We’ve been rovering around Mars for quite some time now – in fact, the first rover, Sojourner, went into operation in 1997. Yeah, it doesn’t sound that long ago, but consider this: kids born that same year – they’re going to college now. Since we began rovering we have been developing a more detailed and accurate picture of the Mars landscape. Often, looking at these pictures can make us think…oooh, that looks like something you’d totally see on Earth…a coffin in the desert,for example.
Yet those pesky scientists urge caution, warning us that it is our own eyes trying to impose order on an alien landscape.
But the peer reviewed journal of Astrobiology has thrown caution to the wind! Or, more accurately, published the results of Professor Nora Noffke’s careful and thoughtful evaluation of digital images taken at Gillespie Lake Member, Mars. Apparently, we are pretty committed to the idea that Mars and Earth had a similar ancient history, with that important ingredient: water. Noffke basically just cites a bunch of other studies to be like, yeah, that’s a thing. So, putting aside that pesky problem, Noffke focuses her argument on explaining why morphological similarities between ancient lake beds on Earth and on Mars might prove Martians exist. Fine, it doesn’t prove Martians exist. It suggests that there was microbial activity on Mars not unlike Earth.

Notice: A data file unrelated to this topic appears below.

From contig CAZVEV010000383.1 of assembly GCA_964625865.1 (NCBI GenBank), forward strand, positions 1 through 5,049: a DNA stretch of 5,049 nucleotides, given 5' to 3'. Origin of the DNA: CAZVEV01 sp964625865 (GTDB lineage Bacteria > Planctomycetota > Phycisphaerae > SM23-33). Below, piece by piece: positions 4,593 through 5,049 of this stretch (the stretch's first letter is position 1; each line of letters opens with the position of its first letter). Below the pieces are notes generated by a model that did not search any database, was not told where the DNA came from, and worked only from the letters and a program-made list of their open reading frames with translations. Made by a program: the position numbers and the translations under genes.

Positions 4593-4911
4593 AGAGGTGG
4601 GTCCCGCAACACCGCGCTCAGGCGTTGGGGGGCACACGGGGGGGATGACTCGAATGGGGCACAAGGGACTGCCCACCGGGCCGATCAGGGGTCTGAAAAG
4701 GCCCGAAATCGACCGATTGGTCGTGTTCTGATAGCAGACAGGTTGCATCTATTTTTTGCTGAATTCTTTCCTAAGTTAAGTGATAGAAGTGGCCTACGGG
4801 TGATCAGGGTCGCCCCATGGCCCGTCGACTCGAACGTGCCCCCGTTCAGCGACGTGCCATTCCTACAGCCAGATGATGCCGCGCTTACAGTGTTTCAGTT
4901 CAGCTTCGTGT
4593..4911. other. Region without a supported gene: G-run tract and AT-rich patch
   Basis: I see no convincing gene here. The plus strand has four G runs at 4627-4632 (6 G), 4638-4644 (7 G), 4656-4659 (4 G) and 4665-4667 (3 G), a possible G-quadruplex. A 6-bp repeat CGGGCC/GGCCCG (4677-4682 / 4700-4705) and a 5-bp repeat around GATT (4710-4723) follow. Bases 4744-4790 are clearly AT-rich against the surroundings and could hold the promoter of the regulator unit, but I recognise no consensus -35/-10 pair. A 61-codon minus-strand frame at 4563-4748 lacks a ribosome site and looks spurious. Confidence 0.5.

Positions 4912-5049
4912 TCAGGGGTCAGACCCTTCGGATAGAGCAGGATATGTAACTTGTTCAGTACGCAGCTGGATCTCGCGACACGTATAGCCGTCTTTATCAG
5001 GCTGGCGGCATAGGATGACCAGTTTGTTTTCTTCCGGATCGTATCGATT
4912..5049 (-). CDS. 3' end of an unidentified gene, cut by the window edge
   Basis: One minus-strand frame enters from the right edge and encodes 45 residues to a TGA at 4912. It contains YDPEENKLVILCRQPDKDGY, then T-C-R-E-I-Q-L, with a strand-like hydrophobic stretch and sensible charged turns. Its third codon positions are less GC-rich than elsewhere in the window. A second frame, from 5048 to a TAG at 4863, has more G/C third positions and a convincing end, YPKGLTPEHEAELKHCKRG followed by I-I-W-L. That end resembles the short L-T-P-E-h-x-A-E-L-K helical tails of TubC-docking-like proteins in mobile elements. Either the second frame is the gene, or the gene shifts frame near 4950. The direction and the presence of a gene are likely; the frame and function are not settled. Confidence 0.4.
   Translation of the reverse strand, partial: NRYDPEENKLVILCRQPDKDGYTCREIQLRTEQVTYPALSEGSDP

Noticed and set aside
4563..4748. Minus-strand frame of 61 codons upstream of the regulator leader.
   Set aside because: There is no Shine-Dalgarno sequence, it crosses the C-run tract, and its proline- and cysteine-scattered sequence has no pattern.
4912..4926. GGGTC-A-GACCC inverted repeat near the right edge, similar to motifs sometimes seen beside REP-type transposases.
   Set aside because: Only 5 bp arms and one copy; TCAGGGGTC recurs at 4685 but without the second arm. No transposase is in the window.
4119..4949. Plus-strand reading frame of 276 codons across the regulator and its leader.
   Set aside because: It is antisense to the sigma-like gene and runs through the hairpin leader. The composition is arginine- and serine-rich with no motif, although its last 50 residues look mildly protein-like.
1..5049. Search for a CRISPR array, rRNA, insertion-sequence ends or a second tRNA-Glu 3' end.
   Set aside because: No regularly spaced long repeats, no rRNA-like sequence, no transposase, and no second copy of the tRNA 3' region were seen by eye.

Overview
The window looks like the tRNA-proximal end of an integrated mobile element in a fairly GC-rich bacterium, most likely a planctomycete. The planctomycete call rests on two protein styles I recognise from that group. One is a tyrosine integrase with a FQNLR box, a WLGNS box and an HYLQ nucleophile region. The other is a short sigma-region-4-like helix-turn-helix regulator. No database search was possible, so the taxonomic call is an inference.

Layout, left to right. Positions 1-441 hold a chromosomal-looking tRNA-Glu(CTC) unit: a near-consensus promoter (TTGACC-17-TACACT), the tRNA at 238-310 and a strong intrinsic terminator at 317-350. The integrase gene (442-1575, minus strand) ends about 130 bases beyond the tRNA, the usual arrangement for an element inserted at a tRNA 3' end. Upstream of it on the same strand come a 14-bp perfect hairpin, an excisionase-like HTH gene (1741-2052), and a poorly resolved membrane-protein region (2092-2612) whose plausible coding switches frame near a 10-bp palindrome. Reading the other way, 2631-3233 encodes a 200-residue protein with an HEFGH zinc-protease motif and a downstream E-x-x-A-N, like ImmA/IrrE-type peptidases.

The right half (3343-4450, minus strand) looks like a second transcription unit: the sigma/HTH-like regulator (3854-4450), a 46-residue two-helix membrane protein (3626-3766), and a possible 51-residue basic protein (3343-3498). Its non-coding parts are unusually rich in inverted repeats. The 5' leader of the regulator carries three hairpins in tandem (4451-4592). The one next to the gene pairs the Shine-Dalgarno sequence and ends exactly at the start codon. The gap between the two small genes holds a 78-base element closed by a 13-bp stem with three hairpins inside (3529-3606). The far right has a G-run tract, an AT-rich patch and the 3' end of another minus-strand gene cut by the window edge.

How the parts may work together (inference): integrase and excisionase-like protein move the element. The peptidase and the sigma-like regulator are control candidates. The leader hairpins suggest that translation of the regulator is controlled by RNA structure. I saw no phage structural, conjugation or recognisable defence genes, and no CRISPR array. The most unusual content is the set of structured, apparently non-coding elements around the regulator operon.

Why? Because the appearance of the Martian rock appears to have a structure remarkably similar to what here on Earth we call microbially-induced sedimentary structures (or MISS). Basically, in shallow pools of water (like lakes, or at the coast) a carpet of microbes traps and rearranges sediment, making a distinctive pattern. Noffke has found patterns evocative of this in the images returned by the Mars Rover. See – they are like IDENTICAL!
Fine, you’re right, we can’t tell at all. But Nora Noffke sure can. Last year Noffke detailed one of the oldest of these structures in the world, dating a MISS she discovered in Western Australia as one of the oldest signs of life in the world at 3.4 billion years old. And it was this incredibly old structure that most resembled the structure found in the ancient Martian lakebed. It apparently has all sorts of telltale signs if one knows where to look – or, more appropriately, what to look for: distinctive shapes including erosional remnants, pockets, domes, pits, chips and cracks.
Noffke is quick to tell us all that her paper doesn’t prove that life existed on Mars – it is still a hypothesis. The only way to be sure would be to physically examine a slice of Martian rock. But all studies of possible Martian life are hampered by the problem of distance and the capabilities of the Rover, which is why Astrobiology has normally chosen not publish such articles. So, extra hats off to Noffke for publishing in such a rigorous journal.
And so, today we can say definitively that there is possibly evidence of fossilized life on Mars, pending much further investigation.
Paper Citation: Nora Noffke (Dec, 2014) Ancient Sedimentary Structures in the <3.7 Ga Gillespie Lake Member, Mars, That Resemble Macroscopic Morphology, Spatial Associations, and Temporal Succession in Terrestrial Microbialites. Astrobiology. Volume 14, Issue 2
Featured Image: NASA